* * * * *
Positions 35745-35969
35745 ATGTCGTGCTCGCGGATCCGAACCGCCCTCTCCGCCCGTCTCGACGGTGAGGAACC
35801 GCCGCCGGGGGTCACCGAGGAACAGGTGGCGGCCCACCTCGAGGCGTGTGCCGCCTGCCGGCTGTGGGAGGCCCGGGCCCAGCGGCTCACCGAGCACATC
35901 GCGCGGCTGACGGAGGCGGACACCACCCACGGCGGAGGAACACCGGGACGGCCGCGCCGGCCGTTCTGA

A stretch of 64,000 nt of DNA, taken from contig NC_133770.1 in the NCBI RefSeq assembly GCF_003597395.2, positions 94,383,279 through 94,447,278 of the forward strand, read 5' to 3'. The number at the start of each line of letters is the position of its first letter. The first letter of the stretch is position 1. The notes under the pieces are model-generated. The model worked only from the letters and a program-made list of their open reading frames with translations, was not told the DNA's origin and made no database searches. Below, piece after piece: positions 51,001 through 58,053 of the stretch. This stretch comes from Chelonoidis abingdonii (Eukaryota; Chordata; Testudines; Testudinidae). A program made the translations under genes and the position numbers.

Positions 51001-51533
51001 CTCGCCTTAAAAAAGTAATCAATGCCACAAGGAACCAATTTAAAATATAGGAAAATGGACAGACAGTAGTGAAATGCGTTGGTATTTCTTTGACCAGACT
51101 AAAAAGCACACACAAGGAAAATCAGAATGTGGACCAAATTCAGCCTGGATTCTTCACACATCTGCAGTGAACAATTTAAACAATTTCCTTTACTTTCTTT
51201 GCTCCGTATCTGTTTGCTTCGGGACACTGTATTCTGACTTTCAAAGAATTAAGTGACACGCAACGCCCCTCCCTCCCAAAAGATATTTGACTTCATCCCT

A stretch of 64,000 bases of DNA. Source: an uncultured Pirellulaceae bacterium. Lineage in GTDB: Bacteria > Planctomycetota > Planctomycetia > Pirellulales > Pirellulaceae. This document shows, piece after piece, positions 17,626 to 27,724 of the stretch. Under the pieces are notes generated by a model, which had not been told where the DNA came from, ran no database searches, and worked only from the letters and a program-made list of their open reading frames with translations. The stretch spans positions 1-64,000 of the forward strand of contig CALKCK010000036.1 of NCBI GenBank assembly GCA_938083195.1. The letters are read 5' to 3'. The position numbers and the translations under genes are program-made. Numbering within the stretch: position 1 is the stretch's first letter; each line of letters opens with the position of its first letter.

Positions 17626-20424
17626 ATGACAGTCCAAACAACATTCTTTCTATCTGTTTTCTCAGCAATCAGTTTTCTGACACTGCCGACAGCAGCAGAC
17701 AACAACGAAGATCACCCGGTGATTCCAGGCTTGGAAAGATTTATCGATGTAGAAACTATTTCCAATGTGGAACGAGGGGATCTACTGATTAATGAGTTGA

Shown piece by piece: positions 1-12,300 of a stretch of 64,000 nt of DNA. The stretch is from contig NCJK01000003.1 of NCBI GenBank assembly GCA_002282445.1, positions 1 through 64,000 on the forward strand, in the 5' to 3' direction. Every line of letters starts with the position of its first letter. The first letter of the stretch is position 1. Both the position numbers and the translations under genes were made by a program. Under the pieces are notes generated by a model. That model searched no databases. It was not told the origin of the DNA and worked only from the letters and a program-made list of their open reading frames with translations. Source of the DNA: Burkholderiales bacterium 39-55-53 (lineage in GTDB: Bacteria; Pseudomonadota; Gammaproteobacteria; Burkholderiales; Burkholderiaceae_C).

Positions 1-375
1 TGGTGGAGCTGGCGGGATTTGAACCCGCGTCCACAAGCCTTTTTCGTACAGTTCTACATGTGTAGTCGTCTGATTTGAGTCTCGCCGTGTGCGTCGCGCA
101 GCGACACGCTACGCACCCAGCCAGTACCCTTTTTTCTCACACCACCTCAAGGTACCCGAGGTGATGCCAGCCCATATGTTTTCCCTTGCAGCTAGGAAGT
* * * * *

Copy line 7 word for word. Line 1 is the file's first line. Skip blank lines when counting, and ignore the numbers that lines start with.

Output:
51001 CTCGCCTTAAAAAAGTAATCAATGCCACAAGGAACCAATTTAAAATATAGGAAAATGGACAGACAGTAGTGAAATGCGTTGGTATTTCTTTGACCAGACT